In this nonfiction joyride, Bertha Benz and her sons drive across Germany in the world's first automobile. It's 1888 and Bertha Benz's husband, Karl, has invented the prototype Benz motorwagen. But the German government declares the vehicle illegal, and the church calls it the devil's work. Unbeknownst to her husband, Bertha steals away with her two sons and drives nearly one hundred miles to prove just how amazing the motorwagen is. Bertha's mechanical savvy gets the boys to Grandma's house safely, and the remarkable mother/son road trip reduces global concern about moving vehicles.
Ace hits another one out of the ballpark. Ace Lacewing, Bug Detective, is back in his third crime-solving adventure—and this time he’s in the big leagues. The Motham City Stinkbugs finally have a chance at winning the pennant, but somebody has stolen Bugsy Goldwing’s lucky bat. Was it Mickey Mantis, Fly Cobb, Derek Skeeter, or Big Hoppi Leafhopper? When Ace takes the mound, bad bugs are going to strike out.Teeming with puns and sight gags, the latest Ace Lacewing mystery will have young readers turning the pages and looking for clues everywhere.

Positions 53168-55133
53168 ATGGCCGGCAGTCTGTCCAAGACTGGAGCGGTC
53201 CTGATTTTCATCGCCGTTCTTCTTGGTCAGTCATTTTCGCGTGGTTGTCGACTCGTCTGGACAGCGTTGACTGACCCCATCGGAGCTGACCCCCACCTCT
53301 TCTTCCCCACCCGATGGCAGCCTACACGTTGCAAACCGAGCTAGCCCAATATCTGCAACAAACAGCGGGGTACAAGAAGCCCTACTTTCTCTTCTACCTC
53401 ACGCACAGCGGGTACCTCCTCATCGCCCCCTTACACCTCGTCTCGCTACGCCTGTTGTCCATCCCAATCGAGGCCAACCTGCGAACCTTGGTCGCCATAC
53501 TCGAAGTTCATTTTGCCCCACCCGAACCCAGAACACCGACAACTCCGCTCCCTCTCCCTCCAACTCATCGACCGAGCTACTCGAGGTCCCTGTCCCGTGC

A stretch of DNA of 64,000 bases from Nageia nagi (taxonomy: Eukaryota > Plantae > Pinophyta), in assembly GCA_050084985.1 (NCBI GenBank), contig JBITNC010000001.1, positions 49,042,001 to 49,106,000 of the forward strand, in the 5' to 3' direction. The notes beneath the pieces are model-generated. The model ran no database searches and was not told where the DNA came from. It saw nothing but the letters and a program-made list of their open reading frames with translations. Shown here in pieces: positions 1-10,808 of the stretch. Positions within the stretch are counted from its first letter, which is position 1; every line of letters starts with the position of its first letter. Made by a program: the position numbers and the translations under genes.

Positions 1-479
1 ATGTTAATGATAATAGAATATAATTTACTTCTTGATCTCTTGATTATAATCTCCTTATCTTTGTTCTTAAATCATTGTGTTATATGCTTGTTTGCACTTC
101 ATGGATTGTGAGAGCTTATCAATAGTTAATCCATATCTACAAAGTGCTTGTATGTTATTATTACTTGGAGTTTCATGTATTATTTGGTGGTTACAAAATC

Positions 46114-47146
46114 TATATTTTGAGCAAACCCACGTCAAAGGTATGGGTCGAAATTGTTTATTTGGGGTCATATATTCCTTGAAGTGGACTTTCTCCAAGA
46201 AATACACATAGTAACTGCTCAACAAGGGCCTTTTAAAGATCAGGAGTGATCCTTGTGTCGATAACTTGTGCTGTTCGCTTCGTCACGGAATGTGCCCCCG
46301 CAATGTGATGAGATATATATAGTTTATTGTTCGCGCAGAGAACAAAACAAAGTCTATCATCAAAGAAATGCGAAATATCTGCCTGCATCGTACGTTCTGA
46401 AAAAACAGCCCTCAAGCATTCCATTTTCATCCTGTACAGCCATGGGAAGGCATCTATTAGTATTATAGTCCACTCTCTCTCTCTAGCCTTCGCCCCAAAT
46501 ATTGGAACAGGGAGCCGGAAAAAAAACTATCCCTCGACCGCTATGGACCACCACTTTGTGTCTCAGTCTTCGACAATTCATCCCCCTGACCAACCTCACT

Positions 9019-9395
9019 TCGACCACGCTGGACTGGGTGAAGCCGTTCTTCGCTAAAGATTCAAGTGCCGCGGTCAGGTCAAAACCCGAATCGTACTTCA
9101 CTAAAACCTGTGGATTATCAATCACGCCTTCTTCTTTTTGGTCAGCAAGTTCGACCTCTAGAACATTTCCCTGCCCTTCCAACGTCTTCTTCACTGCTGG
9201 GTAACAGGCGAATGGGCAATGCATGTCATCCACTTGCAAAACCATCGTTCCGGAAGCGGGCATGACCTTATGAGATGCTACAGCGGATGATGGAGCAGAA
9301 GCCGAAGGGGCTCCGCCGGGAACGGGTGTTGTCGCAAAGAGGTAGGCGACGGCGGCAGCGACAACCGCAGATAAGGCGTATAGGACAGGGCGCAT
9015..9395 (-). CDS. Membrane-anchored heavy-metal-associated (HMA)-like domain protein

When Scratch Murphy's flea bag full of dough goes missing, Ace Lacewing is on the case. With friends Xerces and Zito at his side, Ace searches Six Legs Park for clues. From the Termite Tower of Terror to Queenie Bee's Hive Rise Honey Stand, the place is crawling with suspects.
Sarah Jane Hartwell and her class are back. After the stress of her last attempt at taking her class on a field trip (seen in First Year Letters), Mrs. Hartwell has a plan for an upcoming trip to the zoo—a plan that includes a lot of rules. Her students prove that they can line up straight, walk quietly, and take plenty of notes, but everyone soon realizes that this field trip isn’t as much fun as they’d hoped. Mrs. Hartwell rethinks her plan and saves the day.